Fusing art with politics is a challenge that many contemporary artists are now accepting with great zeal, as the creative sphere of the twenty-first century is able to pose an increasing threat to social norms. As one of the UK’s traditional art institutions in the UK it seems ironic, yet also progressive, for the Victoria & Albert Museum to stage what they claim to be the first exhibition to explore design as a means of aiding social upheaval. It is this rather audacious suggestion that makes the museum’s visitors sceptical of what they will witness at this free exhibition, however there is little expectation for its poignant and inspirational nature.
Viewing such a bold exhibition at the Victoria & Albert Museum shows us, quite neatly in line with ‘Disobedient Objects’, how the contemporary art world is no longer limiting expression but instead celebrating it. As the first piece to greet the viewer, the large black barricade-style doors certainly set the tone; as although there is a strong sense that the art world is close to liberation, as we see, this is certainly not yet the case in reality across the world.
Various struggles against authority are represented in the Porter Gallery, where the exhibition takes place. Ranging from Bread and Puppet Theatre’s ‘Cheap Art Manifesto’, promoting accessible art for the masses, to the wonderful ‘Bike Bloc’, a visual and auditory spectacle used during Copenhagen’s 2009 COP15 Climate Summit, a sensitive span of gravity is conveyed. ‘Bike Bloc’ is a truly captivating piece showing the ability of sound to epitomise yet override distress. Composer Filastine seems to have adhered to the museum’s repeated use of the ambiguous phrases “social movement” and “social problem” by creating a diverse and inclusive soundtrack to demonstrate the bike’s primary purpose.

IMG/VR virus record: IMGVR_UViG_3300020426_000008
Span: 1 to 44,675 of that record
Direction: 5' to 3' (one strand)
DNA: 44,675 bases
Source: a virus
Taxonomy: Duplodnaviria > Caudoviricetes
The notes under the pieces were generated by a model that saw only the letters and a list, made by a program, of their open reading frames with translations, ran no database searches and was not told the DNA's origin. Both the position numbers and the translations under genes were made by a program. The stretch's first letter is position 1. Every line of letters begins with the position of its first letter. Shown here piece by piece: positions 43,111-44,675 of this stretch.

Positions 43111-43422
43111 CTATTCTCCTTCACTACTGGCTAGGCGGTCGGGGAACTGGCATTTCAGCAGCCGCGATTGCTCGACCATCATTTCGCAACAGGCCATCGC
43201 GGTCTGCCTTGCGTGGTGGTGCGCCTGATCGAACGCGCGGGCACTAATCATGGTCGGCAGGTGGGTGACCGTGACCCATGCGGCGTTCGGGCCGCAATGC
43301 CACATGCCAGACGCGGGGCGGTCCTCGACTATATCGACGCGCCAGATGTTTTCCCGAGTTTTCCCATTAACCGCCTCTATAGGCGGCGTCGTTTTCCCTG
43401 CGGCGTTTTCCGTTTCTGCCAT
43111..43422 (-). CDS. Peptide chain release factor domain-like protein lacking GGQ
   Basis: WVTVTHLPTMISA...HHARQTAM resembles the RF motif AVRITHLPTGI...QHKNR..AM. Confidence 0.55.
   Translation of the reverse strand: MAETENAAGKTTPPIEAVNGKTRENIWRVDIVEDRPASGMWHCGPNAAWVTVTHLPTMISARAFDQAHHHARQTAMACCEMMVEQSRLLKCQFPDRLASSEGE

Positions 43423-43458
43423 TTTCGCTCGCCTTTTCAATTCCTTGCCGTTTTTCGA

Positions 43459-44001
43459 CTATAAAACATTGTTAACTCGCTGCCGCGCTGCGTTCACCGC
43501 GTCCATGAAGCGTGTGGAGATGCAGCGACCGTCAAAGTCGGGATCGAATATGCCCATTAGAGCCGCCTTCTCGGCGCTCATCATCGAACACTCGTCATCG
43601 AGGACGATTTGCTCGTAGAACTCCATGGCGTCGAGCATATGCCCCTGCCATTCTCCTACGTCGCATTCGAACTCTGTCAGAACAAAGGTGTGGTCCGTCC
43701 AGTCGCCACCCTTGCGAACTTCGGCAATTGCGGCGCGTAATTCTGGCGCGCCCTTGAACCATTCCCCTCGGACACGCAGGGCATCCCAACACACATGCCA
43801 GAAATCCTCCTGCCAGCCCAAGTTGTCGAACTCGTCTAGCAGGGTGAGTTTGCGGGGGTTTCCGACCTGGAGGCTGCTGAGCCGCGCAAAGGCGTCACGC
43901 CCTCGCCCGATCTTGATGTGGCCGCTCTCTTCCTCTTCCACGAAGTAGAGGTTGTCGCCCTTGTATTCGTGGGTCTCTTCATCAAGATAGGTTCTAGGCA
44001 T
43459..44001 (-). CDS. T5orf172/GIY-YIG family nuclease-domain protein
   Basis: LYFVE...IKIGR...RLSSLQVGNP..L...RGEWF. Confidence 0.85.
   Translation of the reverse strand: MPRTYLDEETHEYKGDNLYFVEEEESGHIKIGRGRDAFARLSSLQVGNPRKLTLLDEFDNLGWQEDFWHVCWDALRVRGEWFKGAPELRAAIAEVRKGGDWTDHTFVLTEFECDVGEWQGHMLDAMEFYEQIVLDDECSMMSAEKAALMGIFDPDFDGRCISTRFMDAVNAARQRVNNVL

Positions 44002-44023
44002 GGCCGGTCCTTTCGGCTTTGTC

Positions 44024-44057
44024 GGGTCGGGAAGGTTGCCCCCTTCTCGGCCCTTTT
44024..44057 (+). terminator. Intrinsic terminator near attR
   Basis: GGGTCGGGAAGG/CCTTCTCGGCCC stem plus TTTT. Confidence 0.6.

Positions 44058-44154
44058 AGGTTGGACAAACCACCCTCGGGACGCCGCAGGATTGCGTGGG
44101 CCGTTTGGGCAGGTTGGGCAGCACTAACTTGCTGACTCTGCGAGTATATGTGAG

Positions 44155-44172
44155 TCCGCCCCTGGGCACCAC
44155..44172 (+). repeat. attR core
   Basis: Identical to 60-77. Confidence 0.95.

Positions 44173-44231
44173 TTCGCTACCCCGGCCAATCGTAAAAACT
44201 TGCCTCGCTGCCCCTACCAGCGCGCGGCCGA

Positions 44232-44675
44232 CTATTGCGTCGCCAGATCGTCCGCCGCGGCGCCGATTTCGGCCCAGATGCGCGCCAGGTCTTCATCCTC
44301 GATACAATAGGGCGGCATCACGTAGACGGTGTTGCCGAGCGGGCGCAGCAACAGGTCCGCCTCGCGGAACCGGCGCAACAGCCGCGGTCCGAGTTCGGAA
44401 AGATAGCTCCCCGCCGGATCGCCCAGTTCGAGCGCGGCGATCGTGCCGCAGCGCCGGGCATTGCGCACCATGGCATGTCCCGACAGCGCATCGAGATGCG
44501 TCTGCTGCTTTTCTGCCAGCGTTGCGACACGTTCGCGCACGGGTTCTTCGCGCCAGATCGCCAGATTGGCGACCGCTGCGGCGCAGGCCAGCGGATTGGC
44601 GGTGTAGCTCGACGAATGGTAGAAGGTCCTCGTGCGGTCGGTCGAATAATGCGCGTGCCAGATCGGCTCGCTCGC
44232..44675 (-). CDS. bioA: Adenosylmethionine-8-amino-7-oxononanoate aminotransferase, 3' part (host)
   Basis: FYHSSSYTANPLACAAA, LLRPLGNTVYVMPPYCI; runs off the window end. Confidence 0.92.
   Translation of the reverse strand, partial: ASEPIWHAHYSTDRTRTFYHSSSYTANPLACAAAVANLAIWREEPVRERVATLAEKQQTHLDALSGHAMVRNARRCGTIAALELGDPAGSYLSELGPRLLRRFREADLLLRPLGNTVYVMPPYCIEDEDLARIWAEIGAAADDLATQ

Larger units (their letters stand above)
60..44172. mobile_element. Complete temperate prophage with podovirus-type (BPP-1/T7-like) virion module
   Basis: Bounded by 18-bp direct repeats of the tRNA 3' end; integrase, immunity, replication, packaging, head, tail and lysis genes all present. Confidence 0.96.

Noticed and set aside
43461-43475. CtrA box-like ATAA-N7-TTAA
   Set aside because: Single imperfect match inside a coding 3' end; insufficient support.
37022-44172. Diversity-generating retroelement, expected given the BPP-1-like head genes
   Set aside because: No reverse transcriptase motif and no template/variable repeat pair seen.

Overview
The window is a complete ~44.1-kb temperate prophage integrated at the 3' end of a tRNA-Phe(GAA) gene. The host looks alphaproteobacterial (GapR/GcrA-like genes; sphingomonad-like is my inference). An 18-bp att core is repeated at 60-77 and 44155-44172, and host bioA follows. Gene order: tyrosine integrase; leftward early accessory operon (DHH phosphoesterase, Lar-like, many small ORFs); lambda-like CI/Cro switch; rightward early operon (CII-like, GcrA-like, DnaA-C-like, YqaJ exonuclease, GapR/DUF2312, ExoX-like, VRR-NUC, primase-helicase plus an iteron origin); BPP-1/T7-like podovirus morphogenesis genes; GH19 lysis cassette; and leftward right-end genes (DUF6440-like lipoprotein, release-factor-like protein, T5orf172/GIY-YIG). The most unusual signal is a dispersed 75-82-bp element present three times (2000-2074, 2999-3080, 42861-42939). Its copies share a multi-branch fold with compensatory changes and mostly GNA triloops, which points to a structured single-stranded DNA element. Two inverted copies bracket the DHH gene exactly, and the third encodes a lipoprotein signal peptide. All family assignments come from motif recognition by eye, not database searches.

There are moments within the exhibition which exceed expectations beyond all comprehension and many pieces envelop the viewer in a visceral experience. The second word of the exhibition’s title is misleading in that it suggests that, in standard museum style, cultural artefacts will be presented and viewers will absorb facts about them. Instead, thanks to moving images, sound mixes and quotes from politically-charged speeches, it is easy to feel moved to the point of action. A baffling range of emotions are evoked in Carrie Reichardt’s ‘Tiki Love Truck’ film, in which we are told the story of John Joe ‘Ash’ Amador, a friend of the artist, who was executed seven years ago in Texas after being found guilty of murder. Campaigning to put an end to the death penalty, Reichardt took Amador’s body to a cabin in the woods with a friend in order to make a hauntingly beautiful ‘death mask’, leaving the viewer utterly divided on how to feel about Amador’s case. It is at this point that we are reminded that social activism and its artistic representation needs this; boundaries and possibilities must be interrogated and disputed in order to establish a revised, just world beyond our own personal experiences and knowledge.
For more details on the exhibition, visit: www.vam.ac.uk/whatson/event/3357/disobedient-objects-4793/
Words by Issey Scott